But Hidden Treasures is no rose-tinted walk down memory lane! This year The Orient, Buffalo Club, National Hotel and Packenham Street Art Space (PSAS) have been programmed as the ultimate, up-to-the-minute WA playlist on shuffle. Swampy noir rockers Rag N Bone, country connoisseurs Ralway Bell, songwriting savants The Chlorines, nu-jazz cats Grievous Bodily Calm, soul upstarts Demon Days and reggae believers Crucial Rockers are just some of the highlights of this four-week local love in.

In 2017 Hidden Treasures will also welcome its first ever roving, ever-changing, venue – the Fremantle Tram. The local tourist shuttle will regularly pick up punters before stopping at picturesque locations such as the North Mole Lighthouse for stripped-back acoustic concerts by artists including Lucy Peach, Timothy Nelson and Steve Parkin.

The good times will also continue at the National Hotel with our ever-popular ‘Freonality’ Afterparty DJ Sets where guest DJs include ex-Docker Peter Bell, , Koi Child DJs and Lucky Oceans. I will also be dusting off my  record collection for a DJ set at The National and taking part in this celebration of WA music.

I love the way Hidden Treasures draws together such a diverse range of music lovers from all over Western Australia. Veteran music fans are exposed to brand new acts and younger punters get to experience the local heroes of the ‘70s, ‘80s and ‘90s. This community-building element alone makes Hidden Treasures an incredibly valuable part of Fremantle’s cultural calendar.

 

Tickets to Hidden Treasures are $20 on the night only. Tickets gain you entry to all venues: The Navy Club, Buffalo Club, Packenham St Art Space, The Orient and National Hotel. Hidden Treasures runs from 7:30pm-midnight on July 6, 13, 20 & 27

For the full line-up and timetable head to www.hiddentreasuresfreo.com.au

 

Facebook.com/hiddentreasuresfremantle

Instagram: @freofestivals

Twitter: @freofestivals

#freohiddentreasures

 

 

 

 

 

Fremantle International Street Arts Festival 2017 was our biggest one yet.

Some fact and figures just released show that this year’s Fremantle International Street Arts Festival was our most successful year to date in terms of audience engagement, quality of programming and economic benefit:

  • The 2017 Fremantle International Street Arts Festival (FISAF) had an estimated attendance of 150,000 people (up from 110,000 in 2016).
  • It was the busiest Friday, Saturday and Sunday in Fremantle since the City of Fremantle ‘s Economic Development and Marketing team have been keeping records.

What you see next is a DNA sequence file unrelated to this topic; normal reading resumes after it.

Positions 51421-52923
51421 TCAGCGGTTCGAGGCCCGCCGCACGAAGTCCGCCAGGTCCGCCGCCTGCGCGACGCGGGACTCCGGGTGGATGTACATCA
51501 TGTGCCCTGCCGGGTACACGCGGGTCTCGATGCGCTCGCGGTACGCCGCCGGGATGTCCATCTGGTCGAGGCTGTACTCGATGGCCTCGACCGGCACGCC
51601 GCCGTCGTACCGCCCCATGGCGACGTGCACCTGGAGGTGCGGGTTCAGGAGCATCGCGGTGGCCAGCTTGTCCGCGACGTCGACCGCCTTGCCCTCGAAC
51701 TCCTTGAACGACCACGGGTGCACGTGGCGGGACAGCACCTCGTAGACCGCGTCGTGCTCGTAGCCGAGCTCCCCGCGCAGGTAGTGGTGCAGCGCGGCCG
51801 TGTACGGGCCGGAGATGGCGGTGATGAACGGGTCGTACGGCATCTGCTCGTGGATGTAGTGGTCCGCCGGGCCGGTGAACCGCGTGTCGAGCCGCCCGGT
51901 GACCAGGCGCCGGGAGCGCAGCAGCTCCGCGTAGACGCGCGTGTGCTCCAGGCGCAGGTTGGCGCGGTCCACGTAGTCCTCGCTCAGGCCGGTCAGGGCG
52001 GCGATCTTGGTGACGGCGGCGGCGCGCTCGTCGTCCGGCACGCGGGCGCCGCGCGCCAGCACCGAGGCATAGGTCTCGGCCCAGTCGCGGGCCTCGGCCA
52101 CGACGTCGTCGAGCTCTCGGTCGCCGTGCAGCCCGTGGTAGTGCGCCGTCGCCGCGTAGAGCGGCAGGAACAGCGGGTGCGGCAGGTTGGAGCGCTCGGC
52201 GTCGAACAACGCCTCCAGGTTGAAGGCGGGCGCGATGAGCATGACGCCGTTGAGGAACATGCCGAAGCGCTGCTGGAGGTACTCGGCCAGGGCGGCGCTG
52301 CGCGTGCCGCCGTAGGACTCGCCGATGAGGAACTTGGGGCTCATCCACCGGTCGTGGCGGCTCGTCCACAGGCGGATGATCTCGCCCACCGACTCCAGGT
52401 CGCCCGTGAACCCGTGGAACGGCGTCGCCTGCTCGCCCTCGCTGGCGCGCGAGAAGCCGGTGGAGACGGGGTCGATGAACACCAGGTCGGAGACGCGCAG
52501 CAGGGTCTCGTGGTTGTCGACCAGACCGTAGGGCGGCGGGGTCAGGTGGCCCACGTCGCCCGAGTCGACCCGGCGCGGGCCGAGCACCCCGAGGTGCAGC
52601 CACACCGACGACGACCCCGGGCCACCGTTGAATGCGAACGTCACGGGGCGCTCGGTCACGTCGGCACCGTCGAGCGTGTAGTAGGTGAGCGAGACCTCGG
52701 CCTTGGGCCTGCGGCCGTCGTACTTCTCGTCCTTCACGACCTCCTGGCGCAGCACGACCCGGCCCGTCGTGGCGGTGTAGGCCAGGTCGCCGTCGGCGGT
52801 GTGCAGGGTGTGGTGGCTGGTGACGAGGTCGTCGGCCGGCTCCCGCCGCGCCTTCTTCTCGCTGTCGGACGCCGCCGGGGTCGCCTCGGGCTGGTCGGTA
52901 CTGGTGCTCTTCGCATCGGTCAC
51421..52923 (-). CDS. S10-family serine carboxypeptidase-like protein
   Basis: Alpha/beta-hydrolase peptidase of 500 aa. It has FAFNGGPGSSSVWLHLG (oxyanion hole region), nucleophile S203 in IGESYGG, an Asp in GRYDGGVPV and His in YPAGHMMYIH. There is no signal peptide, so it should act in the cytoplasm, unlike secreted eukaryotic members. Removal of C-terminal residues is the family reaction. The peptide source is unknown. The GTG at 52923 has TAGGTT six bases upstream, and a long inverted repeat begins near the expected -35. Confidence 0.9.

• Audience comprised 6% overseas, 6% interstate, 7% regional, 47% Perth, 34% Fremantle and surrounding suburbs.
  • Over 25 Fremantle businesses extended into the street closure (either with extended trading areas, extended liquor license areas or market stalls). Fremantle International Street Arts Festival collaborated with the Fremantle Business Improvement District (BID) to deliver the West End Weekender which included market stalls, an Easter food market and entertainment.
  • The State Government Culture Counts survey results show average spend was $73 per person, with an estimated $7,000,000 + going in to the local economy.
  • Over 150 individual performances took place over the five days with acts coming from Australia, UK, USA, Canada, Lithuania, Japan, Belgium, Spain, New Zealand, the Netherlands and Sweden.
  • 760 people attended Opening Night in the beautiful grounds of Fremantle Arts Centre and 210 people attended a ticketed cabaret event on Sunday night in the Town Hall.

Well done to all involved!

 

The 2017 25 under 25 Art Award is now open for entries!

Young WA artists aged 14-25 are invited to enter their most exciting, accomplished and imaginative artworks.

Be in the running to win $1500 cash, plus loads of other prizes including $500 cash, an artist residency at the Fremantle Arts Centre and a portfolio mentorship.

It’s free to enter so you’ve got nothing to lose!
Get your entries in before midnight on Sunday May 14.
Full details at www.fremantle.wa.gov.au/25under25

Hilton Winter Film Festival

From one great Freo festival to the next…

The inaugural Hilton Winter Film Festival showcases award-winning international documentaries from around the world right in the heart of Fremantle’s ‘garden suburb’.

For four Fridays this winter (21st of April until the 12th of May)  Hilton’s Progress Hall will screen films that will delight, inspire and provoke questions about life, and how we live, on this planet.

Three of the screenings filmed in the most remote and beautiful locations will be West Australian premieres.

Book your free tickets now, click here!

Bar and cinema snacks available.

“Freo arts festival proves to be the best, by streets”

It has been great to see the Fremantle International Street Arts Festival embraced by one and all the last few days. A big thanks to Katherine, Pete, Brendan, Amy and the rest of the City of Fremantle team for making this so great once again.

Today is the last day, so get down to Fremantle and enjoy!